Ireland's Great Famine in Irish-American History
Enshrining a Fateful Memory
By (author) Mary Kelly
Publication date:14 November 2013
Length of book:288 pages
PublisherRowman & Littlefield Publishers
Ireland’s Great Famine in Irish-American History: Enshrining a Fateful Memory offers a new, concise interpretation of the history of the Irish in America. Author and distinguished professor Mary Kelly’s book is the first synthesized volume to track Ireland’s Great Famine within America’s immigrant history, and to consider the impact of the Famine on Irish ethnic identity between the mid-1800s and the end of the twentieth century. Moving beyond traditional emphases on Irish-American cornerstones such as church, party, and education, the book maps the Famine’s legacy over a century and a half of settlement and assimilation. This is the first attempt to contextualize a painful memory that has endured fitfully, and unquestionably, throughout Irish-American historical experience.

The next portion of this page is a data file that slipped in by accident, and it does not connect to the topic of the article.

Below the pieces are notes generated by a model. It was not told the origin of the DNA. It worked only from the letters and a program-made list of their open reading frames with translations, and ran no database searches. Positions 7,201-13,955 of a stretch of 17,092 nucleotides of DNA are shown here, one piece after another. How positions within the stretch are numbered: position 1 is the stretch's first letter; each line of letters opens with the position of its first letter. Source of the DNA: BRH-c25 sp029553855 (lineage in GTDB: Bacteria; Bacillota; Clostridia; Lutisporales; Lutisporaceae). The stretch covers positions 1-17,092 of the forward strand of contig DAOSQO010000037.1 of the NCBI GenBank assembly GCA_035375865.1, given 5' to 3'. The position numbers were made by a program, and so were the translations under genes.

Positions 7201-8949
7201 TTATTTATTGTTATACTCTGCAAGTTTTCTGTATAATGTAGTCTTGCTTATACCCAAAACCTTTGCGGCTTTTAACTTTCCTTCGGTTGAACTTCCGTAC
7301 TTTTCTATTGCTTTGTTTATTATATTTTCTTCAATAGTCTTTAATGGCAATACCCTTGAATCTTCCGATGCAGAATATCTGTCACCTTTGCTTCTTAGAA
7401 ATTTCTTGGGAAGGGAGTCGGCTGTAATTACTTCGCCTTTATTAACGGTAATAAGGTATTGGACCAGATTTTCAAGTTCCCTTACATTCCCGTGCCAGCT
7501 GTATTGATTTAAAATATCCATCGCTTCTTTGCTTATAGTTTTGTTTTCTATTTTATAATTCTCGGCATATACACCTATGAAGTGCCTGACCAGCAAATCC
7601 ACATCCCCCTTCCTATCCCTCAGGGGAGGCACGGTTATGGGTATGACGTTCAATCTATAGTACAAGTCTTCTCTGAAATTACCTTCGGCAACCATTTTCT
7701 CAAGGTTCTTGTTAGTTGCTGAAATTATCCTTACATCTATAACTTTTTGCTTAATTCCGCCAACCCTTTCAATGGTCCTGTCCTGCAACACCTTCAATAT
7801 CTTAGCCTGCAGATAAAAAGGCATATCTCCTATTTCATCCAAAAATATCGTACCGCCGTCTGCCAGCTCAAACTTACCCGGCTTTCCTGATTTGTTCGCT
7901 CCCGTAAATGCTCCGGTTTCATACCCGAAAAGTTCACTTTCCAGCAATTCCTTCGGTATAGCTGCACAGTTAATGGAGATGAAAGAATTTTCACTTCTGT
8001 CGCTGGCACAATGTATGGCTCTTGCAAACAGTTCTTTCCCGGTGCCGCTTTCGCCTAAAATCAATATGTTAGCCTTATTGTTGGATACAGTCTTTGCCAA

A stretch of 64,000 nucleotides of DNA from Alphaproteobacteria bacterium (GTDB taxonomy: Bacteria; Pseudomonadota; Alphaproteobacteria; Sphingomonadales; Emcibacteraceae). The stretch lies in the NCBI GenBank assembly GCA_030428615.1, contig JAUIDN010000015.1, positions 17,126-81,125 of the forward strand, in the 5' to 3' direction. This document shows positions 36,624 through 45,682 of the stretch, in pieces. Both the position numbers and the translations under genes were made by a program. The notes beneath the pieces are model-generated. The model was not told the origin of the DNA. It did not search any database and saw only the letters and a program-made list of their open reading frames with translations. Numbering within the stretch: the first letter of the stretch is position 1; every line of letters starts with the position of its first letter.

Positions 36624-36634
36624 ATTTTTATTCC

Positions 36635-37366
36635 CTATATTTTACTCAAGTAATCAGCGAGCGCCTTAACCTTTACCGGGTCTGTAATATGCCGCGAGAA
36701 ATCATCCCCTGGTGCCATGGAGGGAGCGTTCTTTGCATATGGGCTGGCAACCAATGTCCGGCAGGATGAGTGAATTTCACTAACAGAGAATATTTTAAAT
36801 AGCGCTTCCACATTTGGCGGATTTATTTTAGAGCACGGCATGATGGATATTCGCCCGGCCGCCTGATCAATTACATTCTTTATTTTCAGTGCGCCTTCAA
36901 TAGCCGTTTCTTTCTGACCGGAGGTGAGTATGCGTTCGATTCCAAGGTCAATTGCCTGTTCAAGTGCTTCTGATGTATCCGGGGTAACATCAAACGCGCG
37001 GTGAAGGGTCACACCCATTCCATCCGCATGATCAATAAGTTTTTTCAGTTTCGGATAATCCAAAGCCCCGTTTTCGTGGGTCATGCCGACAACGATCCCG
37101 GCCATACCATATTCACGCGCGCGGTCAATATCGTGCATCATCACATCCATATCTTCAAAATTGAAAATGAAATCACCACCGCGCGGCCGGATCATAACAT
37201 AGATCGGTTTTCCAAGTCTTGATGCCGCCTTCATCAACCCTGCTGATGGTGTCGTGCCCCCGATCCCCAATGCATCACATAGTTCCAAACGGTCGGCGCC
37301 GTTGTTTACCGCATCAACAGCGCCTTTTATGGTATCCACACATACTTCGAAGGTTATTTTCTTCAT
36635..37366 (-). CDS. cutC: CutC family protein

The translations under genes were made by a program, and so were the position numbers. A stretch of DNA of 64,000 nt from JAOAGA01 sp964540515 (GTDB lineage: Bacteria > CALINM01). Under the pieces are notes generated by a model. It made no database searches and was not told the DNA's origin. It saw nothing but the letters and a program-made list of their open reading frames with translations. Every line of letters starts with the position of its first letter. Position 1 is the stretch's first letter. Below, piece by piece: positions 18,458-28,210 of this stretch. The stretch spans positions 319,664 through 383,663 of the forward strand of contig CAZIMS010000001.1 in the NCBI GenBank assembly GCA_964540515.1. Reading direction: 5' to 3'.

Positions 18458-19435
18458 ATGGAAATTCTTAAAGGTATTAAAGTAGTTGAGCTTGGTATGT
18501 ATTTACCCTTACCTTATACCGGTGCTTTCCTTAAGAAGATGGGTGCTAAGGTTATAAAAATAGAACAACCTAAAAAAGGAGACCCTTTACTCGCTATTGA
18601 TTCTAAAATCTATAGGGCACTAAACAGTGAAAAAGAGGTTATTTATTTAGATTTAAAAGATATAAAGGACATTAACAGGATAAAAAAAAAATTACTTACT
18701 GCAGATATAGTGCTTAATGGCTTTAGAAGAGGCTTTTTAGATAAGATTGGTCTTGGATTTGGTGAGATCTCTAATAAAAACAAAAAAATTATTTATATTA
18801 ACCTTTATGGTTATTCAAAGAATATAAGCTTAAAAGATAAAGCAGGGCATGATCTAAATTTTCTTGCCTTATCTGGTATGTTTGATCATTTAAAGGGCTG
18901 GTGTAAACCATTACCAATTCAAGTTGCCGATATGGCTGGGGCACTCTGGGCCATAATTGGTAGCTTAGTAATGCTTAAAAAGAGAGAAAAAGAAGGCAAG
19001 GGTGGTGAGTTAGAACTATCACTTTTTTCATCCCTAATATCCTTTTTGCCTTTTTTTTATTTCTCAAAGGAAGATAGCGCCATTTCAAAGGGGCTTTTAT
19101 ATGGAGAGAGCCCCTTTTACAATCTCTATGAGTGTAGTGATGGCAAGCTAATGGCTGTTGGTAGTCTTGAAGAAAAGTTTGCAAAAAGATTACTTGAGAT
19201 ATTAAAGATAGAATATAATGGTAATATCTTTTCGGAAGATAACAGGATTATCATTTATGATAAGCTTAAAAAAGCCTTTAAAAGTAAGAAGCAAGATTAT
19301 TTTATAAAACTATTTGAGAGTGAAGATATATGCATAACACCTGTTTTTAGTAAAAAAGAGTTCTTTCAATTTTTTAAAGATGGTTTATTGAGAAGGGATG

Kelly examines Ireland's mid-19th-century potato famine, its consequences within the transatlantic community, and the long-term impact of this event on the Irish psyche in the US. She recounts with impressive detail the mind-set of the Irish American community concerning an Gorta Mór and its linkages to ethnic identity, sociocultural constructions of victimhood, and the difficult process of remembering and internalizing such a tragic event. Although commemoration of the famine eventually found a vast global audience by the late 20th century, the journey was not an easy one. It took well over a century for the offspring of Irish immigrants to the US to recognize and understand the trauma wrought by the potato blight. Feelings of discomfort drove successful second- and third-generation Irish Americans to experience a form of historic amnesia when it came to their ancestors' troubled past. Kelly shows the complex evolution associated with public memory and trauma and the ways political and cultural rhetoric framed this debate. Meticulously researched, the book succeeds in capturing a fresh perspective on a complicated topic. Summing Up: Recommended. Graduate students and researchers/faculty.